Where do you do most of your writing?
My apartment has a basement, which my roommates and I call “the Hole.” We all work in theHole. My roommate, the architect, has his drafting board down here, and my roommate, the law student, sits down here in the lay-z-boy and reads these intimidatingly thick law books, and I sit with my feet propped up on my desk, eating Cheez-Its.

Have you started working on next book? Can you give us a sneak peak?
My next book is about a washed-up child prodigy who has dated 19 girls, each of whom dumped him and each of whom was named Katherine. It’s called An Abundance of Katherines, and it is, I’ll admit, semiautobiographical. I wasn’t a child prodigy or anything,and I’ve dated more Sarahs than Katherines, but I have been dumped 19 times.

What were your own high school experiences like — and how (if at all) do they figure into your writing and affect the way you write about your character’s lives?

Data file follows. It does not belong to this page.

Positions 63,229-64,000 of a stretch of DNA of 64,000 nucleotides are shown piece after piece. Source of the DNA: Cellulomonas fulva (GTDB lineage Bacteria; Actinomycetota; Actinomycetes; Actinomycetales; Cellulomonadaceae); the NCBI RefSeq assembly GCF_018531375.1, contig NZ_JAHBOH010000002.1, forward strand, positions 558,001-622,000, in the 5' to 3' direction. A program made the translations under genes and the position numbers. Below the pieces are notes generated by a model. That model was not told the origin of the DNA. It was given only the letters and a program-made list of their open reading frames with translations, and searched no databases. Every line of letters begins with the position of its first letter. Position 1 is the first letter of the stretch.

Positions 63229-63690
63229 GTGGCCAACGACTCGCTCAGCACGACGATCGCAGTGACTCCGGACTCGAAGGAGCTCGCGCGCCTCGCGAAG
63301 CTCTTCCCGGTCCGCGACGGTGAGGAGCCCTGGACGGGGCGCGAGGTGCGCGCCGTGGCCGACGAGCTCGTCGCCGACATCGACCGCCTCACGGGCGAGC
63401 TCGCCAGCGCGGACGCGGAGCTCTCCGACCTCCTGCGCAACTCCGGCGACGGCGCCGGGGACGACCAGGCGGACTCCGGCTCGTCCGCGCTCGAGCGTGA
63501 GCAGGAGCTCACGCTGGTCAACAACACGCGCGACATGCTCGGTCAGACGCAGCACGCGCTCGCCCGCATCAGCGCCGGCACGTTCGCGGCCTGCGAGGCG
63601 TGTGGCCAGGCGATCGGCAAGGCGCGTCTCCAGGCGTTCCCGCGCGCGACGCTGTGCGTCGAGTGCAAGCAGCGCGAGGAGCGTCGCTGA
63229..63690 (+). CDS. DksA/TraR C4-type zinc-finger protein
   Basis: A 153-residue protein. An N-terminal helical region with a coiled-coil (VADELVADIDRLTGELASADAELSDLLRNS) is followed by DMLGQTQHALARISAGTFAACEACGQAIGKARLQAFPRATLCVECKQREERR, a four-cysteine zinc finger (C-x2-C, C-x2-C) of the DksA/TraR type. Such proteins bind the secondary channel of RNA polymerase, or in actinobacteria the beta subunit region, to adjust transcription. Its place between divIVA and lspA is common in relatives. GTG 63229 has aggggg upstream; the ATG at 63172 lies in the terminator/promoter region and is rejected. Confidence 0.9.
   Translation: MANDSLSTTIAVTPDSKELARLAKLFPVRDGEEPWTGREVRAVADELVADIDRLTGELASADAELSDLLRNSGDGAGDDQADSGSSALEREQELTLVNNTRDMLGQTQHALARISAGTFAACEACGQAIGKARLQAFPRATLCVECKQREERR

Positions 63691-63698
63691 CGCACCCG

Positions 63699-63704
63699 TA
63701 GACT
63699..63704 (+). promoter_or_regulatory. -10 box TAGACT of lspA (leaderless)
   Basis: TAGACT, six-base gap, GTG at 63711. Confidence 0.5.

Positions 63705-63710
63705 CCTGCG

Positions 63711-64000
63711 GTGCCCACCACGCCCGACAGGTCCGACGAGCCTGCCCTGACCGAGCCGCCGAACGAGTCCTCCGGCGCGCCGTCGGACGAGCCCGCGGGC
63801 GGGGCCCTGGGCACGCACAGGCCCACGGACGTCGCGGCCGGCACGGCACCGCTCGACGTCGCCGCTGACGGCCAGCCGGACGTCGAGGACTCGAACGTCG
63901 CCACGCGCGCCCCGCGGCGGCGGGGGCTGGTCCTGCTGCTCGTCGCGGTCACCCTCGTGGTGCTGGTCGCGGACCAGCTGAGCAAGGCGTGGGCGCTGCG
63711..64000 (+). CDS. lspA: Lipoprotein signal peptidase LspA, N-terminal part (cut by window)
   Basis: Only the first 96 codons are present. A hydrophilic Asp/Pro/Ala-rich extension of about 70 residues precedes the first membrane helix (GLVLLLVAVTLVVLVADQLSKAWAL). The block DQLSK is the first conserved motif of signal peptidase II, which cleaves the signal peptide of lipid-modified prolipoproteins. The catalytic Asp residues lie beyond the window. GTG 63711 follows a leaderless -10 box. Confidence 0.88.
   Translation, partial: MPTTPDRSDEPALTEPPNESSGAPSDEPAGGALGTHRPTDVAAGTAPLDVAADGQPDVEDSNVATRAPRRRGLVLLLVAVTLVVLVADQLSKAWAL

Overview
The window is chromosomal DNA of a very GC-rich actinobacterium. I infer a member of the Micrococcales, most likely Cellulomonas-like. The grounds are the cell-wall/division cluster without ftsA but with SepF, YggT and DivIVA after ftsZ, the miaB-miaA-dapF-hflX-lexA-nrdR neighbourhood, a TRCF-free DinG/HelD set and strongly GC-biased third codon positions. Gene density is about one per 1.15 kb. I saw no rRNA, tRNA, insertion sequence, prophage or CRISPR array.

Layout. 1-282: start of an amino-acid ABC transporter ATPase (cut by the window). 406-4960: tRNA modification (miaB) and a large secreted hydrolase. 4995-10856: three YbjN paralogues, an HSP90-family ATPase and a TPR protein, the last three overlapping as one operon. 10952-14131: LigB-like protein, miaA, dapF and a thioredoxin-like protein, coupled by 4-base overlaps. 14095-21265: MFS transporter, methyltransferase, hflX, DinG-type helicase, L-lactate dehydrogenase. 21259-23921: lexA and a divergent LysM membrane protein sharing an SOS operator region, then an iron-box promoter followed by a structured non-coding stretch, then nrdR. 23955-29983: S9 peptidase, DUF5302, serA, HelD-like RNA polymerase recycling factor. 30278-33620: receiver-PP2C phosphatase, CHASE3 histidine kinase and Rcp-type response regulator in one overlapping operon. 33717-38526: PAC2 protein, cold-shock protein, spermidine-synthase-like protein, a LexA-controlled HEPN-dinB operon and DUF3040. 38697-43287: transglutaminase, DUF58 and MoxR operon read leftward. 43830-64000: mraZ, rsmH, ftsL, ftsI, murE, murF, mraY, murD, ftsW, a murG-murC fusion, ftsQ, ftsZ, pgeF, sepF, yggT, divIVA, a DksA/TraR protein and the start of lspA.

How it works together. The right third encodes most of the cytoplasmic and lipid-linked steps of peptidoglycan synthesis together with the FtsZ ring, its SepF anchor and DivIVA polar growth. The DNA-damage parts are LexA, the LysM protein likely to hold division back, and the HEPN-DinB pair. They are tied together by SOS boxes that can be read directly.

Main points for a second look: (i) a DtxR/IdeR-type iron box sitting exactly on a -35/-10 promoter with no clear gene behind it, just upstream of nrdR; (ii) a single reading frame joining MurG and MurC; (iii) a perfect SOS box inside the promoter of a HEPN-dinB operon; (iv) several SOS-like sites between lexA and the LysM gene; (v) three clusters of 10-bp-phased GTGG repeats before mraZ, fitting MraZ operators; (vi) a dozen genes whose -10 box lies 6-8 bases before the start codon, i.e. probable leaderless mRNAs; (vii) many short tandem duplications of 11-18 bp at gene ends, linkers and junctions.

Like the narrator of my book, Pudge Halter, I’m a skinny dork with a last-words obsession who attended a boarding school in Alabama. But the similarities end there, mostly: Pudge is cuter than I ever was and considerably more charming. I was a bit of a troublemaker in high school, though the trouble I made was never terribly serious. I suppose I was the kind of kid who constantly gets accused of failing to “fulfill” his “potential.” Pudge isn’t like that all, but I’d be lying if I said my high-school experiences didn’t inspire much of what transpires in Looking for Alaska.

Did you pull off any pranks in high school? If so, what is the most memorable?
A lot of brilliant pranks were pulled during my time at boarding school, but I wasn’t involved in most of them. My greatest personal pranking accomplishment probably came in the spring of my sophomore year. Amidst an epic prank war, my roommate and I borrowed an enemy senior’s car and parallel parked it in such a way that it blocked the entrance to the school, making it impossible for anyone to drive on or off of campus. While I don’t recommend this course of action to anyone, I’ll say this: Algebra II was canceled that morning.

Why do you write for teens and what interests you about this audience?